WHAT WE DO
LINKING OLD AND NEW
we bring together the best of the best
These sweeping stairs are now the central focus of a Grade II-listed home in Marylebone, London.
This was a collaborative project between architects Waind Gohil + Potter, structural engineers Webb Yates, and PipSqueak. To deliver this unique centrepiece, we commissioned experts in fields as diverse as welding, museum display-lighting and leatherwork.
PipSqueak are "inventive, resourceful, collaborative and highly competent."
[James Potter, partner WG+P Architects]
A prime requirement for this project was that the new staircase made as little contact as possible with the walls of its Grade II-listed home.
We had the plywood stair treads custom made to match the client's oak floor.
Getting this staircase into place was an eye-of-the-needle job, so top-grade assembly welding was needed.
We brought in one of the country's leading leatherworkers to create the perfect result shown here.
new lamps from old
One of our recent jobs sounded like a line from Aladdin's Wonderful Lamp: creating new lamps from old.
"I have two old street lights that I love," our client explained. "I've even found Victorian cast-iron wall-mounts for them. The trouble is, I need more lamps and mounts to match them. Eight more, in fact." Architectural salvage companies across the UK had drawn a blank, which was when PipSqueak got called in.
The original lamps were, of course, made of cast iron. For the eight reproductions we chose aluminium instead - so the new lamps and mounts weigh 60% less than their 19th-century parents. This means they can be fitted to a larger range of walls without extra support.
Traditional sand-casting gave our new lamps and mounts a perfect Victorian look, despite the modern material. Once finished and hand-painted, even we could only tell them apart by hefting them!
The highest-quality CNC machining gives the crisp edges we need for the fonts here.
Now inextractably engulfed by the roots of its tree!
A plaque created to outlast the Pin Oak tree it marks.
Nothing beats being able to hold and see a real object.
we bring the impossible to life
"Pumpkin Man" - a fairytale giant built to survive all weathers for six weeks and then vanish without trace
Many of PipSqueak's commissions are for sensitive sites, so we are used to working in and around listed buildings and historic monuments. It's still a treat to be faced with a challenge like this one: to design and install the massive centrepiece for an autumn display at the Royal Botanic Gardens, Kew.
Kew is one of only 17 World Heritage Sites in England. Among its glories are its trees; many precious and rare. No installation can disturb or damage their roots - just one of a host of considerations we had to take into account in our design, which used reversible ground anchors.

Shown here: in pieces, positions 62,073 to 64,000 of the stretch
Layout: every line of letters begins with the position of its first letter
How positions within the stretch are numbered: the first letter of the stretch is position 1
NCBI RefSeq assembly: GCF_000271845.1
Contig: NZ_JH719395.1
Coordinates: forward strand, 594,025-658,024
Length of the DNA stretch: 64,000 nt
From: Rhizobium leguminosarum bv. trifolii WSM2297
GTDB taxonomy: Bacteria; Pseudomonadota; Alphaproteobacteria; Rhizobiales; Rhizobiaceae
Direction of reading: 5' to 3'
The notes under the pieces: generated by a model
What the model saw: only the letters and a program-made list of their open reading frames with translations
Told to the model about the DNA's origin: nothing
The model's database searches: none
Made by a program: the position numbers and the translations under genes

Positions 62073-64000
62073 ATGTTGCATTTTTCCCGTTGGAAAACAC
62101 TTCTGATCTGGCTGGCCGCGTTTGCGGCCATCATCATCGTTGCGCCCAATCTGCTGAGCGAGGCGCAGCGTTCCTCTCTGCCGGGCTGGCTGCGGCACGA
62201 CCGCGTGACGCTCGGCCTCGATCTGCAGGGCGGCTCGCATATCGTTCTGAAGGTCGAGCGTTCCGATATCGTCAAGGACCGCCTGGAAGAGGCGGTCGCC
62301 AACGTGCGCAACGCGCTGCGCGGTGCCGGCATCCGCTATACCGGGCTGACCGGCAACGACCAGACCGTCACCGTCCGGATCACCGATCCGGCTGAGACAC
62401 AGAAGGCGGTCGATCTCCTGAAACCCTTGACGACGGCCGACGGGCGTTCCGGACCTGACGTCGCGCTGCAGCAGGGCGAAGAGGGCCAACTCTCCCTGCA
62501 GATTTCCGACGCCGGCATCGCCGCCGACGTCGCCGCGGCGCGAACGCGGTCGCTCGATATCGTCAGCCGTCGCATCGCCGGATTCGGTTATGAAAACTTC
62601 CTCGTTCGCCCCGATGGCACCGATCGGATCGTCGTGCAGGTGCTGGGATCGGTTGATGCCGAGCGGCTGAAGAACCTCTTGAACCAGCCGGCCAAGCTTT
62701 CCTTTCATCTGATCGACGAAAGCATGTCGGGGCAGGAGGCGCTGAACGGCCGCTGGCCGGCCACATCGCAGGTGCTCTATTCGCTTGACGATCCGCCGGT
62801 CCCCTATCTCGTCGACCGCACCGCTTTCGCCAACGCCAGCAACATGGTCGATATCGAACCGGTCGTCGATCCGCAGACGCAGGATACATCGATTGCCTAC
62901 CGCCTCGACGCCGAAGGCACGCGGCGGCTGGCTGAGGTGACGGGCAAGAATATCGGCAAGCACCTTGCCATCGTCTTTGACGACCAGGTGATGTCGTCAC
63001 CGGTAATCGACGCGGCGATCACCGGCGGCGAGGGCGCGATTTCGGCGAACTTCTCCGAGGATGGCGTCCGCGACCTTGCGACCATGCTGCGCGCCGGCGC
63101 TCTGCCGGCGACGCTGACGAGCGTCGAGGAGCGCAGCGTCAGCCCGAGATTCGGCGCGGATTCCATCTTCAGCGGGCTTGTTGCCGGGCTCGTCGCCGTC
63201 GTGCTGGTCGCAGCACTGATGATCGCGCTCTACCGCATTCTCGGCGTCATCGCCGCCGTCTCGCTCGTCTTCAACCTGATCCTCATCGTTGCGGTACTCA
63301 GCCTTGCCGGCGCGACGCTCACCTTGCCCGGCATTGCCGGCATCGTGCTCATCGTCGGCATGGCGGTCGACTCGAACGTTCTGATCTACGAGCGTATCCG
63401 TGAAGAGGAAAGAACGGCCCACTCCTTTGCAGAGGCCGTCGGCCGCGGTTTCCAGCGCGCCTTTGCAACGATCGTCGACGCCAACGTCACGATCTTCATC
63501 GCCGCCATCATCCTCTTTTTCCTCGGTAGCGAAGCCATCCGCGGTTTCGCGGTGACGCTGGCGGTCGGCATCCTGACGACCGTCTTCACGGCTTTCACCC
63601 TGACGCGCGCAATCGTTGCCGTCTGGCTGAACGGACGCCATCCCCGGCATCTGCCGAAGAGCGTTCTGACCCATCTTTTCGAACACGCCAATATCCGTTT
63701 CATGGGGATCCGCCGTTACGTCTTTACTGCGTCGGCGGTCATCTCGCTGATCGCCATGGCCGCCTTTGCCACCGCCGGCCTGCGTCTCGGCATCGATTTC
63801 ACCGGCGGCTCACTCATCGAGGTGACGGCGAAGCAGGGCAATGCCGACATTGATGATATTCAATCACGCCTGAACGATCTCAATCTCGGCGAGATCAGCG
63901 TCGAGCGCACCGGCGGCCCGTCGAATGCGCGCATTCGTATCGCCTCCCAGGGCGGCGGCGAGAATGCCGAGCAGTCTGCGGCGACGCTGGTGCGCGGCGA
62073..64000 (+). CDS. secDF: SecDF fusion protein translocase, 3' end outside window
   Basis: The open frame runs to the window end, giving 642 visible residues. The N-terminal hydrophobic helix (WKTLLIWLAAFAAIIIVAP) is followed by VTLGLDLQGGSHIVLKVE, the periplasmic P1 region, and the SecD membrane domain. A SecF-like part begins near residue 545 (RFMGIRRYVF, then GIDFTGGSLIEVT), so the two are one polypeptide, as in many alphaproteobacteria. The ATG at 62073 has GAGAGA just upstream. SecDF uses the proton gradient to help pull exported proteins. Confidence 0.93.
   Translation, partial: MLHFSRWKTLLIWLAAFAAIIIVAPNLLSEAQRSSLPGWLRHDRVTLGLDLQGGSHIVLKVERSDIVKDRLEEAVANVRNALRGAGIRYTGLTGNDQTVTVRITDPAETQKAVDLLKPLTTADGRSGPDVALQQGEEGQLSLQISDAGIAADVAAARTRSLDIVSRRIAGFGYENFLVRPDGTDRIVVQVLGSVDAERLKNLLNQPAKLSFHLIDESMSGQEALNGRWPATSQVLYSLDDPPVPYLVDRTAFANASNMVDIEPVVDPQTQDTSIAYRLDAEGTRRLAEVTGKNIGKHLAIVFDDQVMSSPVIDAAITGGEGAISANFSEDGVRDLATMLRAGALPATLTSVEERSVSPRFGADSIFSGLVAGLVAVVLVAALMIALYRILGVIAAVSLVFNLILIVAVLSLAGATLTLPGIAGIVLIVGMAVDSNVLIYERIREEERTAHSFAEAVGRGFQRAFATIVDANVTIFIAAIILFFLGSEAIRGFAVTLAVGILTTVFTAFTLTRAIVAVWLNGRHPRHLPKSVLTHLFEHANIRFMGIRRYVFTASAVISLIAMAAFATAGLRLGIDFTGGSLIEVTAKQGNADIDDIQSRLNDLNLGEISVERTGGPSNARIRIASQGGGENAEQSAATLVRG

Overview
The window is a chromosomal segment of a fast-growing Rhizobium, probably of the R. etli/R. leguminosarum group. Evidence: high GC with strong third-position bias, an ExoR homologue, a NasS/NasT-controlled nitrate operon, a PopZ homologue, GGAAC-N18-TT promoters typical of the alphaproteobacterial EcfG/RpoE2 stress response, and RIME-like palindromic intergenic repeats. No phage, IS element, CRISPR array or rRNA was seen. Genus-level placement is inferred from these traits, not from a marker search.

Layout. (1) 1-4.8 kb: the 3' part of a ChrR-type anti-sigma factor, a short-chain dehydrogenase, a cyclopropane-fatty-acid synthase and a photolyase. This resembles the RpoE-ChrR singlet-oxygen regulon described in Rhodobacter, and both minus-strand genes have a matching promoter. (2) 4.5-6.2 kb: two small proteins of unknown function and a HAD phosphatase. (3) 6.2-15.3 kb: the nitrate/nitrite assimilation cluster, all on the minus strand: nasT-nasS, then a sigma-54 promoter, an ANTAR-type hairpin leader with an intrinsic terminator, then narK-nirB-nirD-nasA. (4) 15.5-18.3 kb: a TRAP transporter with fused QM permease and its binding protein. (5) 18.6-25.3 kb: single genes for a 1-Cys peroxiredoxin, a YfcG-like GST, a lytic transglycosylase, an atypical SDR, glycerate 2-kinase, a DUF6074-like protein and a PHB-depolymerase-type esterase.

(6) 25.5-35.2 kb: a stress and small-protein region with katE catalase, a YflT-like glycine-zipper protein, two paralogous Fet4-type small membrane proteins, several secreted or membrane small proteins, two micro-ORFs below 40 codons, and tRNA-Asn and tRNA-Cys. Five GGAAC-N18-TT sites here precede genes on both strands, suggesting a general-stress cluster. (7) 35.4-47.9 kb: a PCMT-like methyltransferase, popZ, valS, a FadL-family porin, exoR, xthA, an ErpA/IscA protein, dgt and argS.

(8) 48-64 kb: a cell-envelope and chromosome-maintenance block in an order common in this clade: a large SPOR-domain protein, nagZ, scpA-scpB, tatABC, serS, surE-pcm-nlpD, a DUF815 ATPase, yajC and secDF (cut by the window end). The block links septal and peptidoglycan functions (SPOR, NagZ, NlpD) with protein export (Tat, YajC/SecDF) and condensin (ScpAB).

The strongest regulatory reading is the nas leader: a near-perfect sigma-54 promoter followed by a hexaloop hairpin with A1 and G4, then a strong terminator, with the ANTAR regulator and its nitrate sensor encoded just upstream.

Part of Pumpkin Man's instant appeal to the public was that we designed him to be installed overnight. At the end of the festival we did the same trick in reverse, so by dawn he had vanished without trace. Magic!
Striding across the Royal Botanic Gardens at Kew, Pumpkin Man was an ephemeral vision built to be removed without trace from this extraordinary and fragile World Heritage Site.
This render was not only vital to show our client, but also so we could consult with the expert who grew all the pumpkins for this extraordinary sculpture - including a massive "Atlantic Giant" variety for Pumpkin Man's head.
From this angle you can see the supports which we designed to support each individual pumpkin: to survive six weeks on display it was essential that their skins remained undamaged.
All Pipsqueak's projects grow and develop, but Pumpkin Man is one of our most extraordinary. He was also exceptional in that after the display was over, his frame was recycled, his ground-anchors removed and reused, and the pumpkins eaten!
we make landmarks that tell stories
At its best, public art should be utterly rooted in its chosen site, telling a story that belongs to its people and place.
To bring sculptor Robert Erskine's work "Dead Blow" to life in Openshaw, Manchester, we teamed up with skilled local metalworkers. They were more used to making JCB parts than fine art but were excited to be part of a project paying homage to the Nasmyth steam hammer, which was created in Manchester and powered the Industrial Revolution.
One of our tasks was to design the sculpture in such a way that it could be entirely manufactured and assembled in a workshop just a few minutes' walk from where "Dead Blow" is now proudly on show.
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It was important to reproduce the scribbled surface of the artist's original sketch.
is Robert Erskine's sculptural homage to the Nasmyth steam hammer.
Installing public art of this size is not a task to be undertaken lightly!
Developed in Manchester, James Hall Nasmyth's hammers made the Industrial Revolution possible.